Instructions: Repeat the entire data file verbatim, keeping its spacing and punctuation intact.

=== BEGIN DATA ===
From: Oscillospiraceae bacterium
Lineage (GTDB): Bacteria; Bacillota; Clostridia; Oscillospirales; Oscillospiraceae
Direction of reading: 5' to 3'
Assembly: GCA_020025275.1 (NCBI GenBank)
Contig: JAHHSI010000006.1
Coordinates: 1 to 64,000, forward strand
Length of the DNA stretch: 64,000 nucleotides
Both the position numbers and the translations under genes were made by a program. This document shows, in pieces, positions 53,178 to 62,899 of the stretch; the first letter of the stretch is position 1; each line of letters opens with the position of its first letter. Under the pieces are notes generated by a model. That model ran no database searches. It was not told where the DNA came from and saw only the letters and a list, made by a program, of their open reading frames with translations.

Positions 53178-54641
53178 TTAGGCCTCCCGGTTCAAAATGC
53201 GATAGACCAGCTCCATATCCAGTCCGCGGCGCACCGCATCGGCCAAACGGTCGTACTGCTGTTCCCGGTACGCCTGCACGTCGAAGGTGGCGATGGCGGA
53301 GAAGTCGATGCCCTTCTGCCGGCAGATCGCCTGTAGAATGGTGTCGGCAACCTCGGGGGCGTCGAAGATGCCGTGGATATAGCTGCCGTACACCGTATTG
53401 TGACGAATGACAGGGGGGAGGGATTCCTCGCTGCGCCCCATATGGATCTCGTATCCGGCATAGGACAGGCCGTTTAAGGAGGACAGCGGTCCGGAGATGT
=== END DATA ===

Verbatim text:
From: Oscillospiraceae bacterium
Lineage (GTDB): Bacteria; Bacillota; Clostridia; Oscillospirales; Oscillospiraceae
Direction of reading: 5' to 3'
Assembly: GCA_020025275.1 (NCBI GenBank)
Contig: JAHHSI010000006.1
Coordinates: 1 to 64,000, forward strand
Length of the DNA stretch: 64,000 nucleotides
Both the position numbers and the translations under genes were made by a program. This document shows, in pieces, positions 53,178 to 62,899 of the stretch; the first letter of the stretch is position 1; each line of letters opens with the position of its first letter. Under the pieces are notes generated by a model. That model ran no database searches. It was not told where the DNA came from and saw only the letters and a list, made by a program, of their open reading frames with translations.

Positions 53178-54641
53178 TTAGGCCTCCCGGTTCAAAATGC
53201 GATAGACCAGCTCCATATCCAGTCCGCGGCGCACCGCATCGGCCAAACGGTCGTACTGCTGTTCCCGGTACGCCTGCACGTCGAAGGTGGCGATGGCGGA
53301 GAAGTCGATGCCCTTCTGCCGGCAGATCGCCTGTAGAATGGTGTCGGCAACCTCGGGGGCGTCGAAGATGCCGTGGATATAGCTGCCGTACACCGTATTG
53401 TGACGAATGACAGGGGGGAGGGATTCCTCGCTGCGCCCCATATGGATCTCGTATCCGGCATAGGACAGGCCGTTTAAGGAGGACAGCGGTCCGGAGATGT